OpenAI chief seeks to calm fears on job losses
The boss of OpenAI, the firm behind the massively popular ChatGPT bot, said on Friday that his firm's technology would not destroy the job market as he sought to calm fears about the march of artificial intelligence (AI).
Sam Altman, on a global tour to charm national leaders and powerbrokers, said in Paris that AI would not—as some have warned—wipe out whole sectors of the workforce through automation.
"This idea that AI is going to progress to a point where humans don't have any work to do or don't have any purpose has never resonated with me," he said.
Asked about the media industry, where several outlets already use AI to generate stories, Altman said ChatGPT should instead be like giving a journalist 100 assistants to help them research and come up with ideas.
ChatGPT burst into the spotlight late last year, demonstrating an ability to generate essays, poems, and conversations from the briefest of prompts.
Microsoft later laid out billions of dollars to support OpenAI and now uses the firm's technology in several of its products—sparking a race with Google, which has made a slew of similar announcements.
Altman, a 38-year-old emerging star of Silicon Valley, has received rapturous welcomes from leaders everywhere from Lagos to London.
Though earlier this week, he seemed to annoy the European Union by hinting that his firm could leave the bloc if they regulate too severely.
He insisted to a group of journalists on the sidelines of the Paris event that the headlines were not fair and he had no intention of leaving the bloc —rather, OpenAI was likely to open an office in Europe in the future.
The success of ChatGPT—which has been used by politicians to write speeches and proved itself capable of passing tough exams—has thrust Altman into a global spotlight.
"Years from now, reflecting on this will feel very special... but it is also quite exhausting and I hope life calms down," he said.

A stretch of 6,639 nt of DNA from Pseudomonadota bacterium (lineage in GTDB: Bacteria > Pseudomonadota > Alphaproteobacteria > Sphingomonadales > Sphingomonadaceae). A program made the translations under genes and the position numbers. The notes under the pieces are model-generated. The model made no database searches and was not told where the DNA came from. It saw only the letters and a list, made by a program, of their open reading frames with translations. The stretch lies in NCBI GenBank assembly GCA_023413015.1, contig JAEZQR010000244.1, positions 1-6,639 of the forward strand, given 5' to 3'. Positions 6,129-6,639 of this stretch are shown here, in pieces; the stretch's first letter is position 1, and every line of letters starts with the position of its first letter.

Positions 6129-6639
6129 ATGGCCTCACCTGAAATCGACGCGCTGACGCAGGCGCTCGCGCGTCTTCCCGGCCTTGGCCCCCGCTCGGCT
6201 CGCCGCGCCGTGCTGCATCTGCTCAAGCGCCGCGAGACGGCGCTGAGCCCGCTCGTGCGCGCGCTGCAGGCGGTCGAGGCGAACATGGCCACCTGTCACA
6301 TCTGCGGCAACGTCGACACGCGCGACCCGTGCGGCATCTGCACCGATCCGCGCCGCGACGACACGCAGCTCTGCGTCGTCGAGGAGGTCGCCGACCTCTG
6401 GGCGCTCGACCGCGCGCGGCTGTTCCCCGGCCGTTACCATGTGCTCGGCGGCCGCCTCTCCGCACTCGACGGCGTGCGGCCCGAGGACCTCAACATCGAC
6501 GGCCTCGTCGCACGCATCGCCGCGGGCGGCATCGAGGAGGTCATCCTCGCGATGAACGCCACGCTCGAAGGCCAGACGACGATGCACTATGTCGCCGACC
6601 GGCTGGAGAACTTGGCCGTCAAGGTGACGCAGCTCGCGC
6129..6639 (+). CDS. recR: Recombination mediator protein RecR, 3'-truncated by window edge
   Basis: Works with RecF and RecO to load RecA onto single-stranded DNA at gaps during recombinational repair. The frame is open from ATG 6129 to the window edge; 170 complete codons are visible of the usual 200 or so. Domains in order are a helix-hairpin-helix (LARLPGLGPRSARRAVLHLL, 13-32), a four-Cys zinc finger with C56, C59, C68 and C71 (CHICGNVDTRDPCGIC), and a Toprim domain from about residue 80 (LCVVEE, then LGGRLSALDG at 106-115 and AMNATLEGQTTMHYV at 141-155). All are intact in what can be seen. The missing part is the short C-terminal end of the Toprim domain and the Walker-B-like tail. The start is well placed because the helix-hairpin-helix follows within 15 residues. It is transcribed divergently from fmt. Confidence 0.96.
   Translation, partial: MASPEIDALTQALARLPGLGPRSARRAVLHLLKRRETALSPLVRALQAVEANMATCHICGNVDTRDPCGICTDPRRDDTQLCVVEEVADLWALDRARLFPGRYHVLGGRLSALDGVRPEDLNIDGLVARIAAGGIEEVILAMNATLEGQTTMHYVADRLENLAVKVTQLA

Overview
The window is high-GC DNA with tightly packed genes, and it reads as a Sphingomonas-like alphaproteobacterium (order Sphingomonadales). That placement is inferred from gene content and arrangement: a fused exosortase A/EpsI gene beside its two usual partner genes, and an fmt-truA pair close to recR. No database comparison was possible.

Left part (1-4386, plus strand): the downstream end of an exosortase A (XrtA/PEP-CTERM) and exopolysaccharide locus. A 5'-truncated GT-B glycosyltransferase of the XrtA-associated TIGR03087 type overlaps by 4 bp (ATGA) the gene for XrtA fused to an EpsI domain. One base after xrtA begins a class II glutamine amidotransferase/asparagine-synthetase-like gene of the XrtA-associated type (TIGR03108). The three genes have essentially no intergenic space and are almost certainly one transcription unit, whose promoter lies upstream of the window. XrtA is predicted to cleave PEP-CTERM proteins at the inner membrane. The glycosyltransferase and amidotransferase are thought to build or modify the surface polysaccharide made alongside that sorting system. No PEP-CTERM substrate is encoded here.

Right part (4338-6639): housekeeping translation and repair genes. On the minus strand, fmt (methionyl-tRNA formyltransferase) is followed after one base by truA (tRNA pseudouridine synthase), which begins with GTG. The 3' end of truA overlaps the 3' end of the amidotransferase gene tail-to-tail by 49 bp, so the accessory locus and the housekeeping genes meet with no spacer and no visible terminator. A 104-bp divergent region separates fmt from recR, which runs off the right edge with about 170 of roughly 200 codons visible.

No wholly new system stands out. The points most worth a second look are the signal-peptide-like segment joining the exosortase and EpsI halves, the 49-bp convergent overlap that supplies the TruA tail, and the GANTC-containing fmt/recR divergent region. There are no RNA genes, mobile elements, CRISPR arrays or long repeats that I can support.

OpenAI was formed in 2015 with investors including Altman and billionaire Twitter owner Elon Musk, who left the firm in 2018 and has repeatedly bashed it in recent months.
Musk, who has his own AI ambitions, said he came up with the name OpenAI, invested $100 million in it, was betrayed when the company turned itself from non-profit to profit-making in 2018 and has said Microsoft now effectively runs the company.
"I disagree with almost all of that, but I will try to avoid a food fight here," said Altman. "There's got to be more important things than whatever he's going on about."
Instead, he wanted to focus on the mission of OpenAI, which he said was to "maximize the benefits" to society of AI and particularly Artificial General Intelligence (AGI)—the much-vaunted future where machines will master all sorts of tasks, not just one.
He conceded that definitions of AGI were "fuzzy" and there was no agreement, but said his definition was when machines could make major scientific breakthroughs.
"For me, if you can go figure out the fundamental theory of physics and answer it all, I'll call you AGI," he said.
A major criticism of his products is that the firm does not publish the sources it uses to train its models.
As well as copyright issues, critics argue that users should know who is responsible for answering their questions, and if those replies used material from offensive or racist webpages.
But Altman argued the bottom line was that critics wanted to know whether the models themselves were racist.
"How it does on a racial bias test is what matters there," he said, deflecting the idea that he should publish the sources.
He said the latest model, GPT-4, was "surprisingly non-biased." (AFP)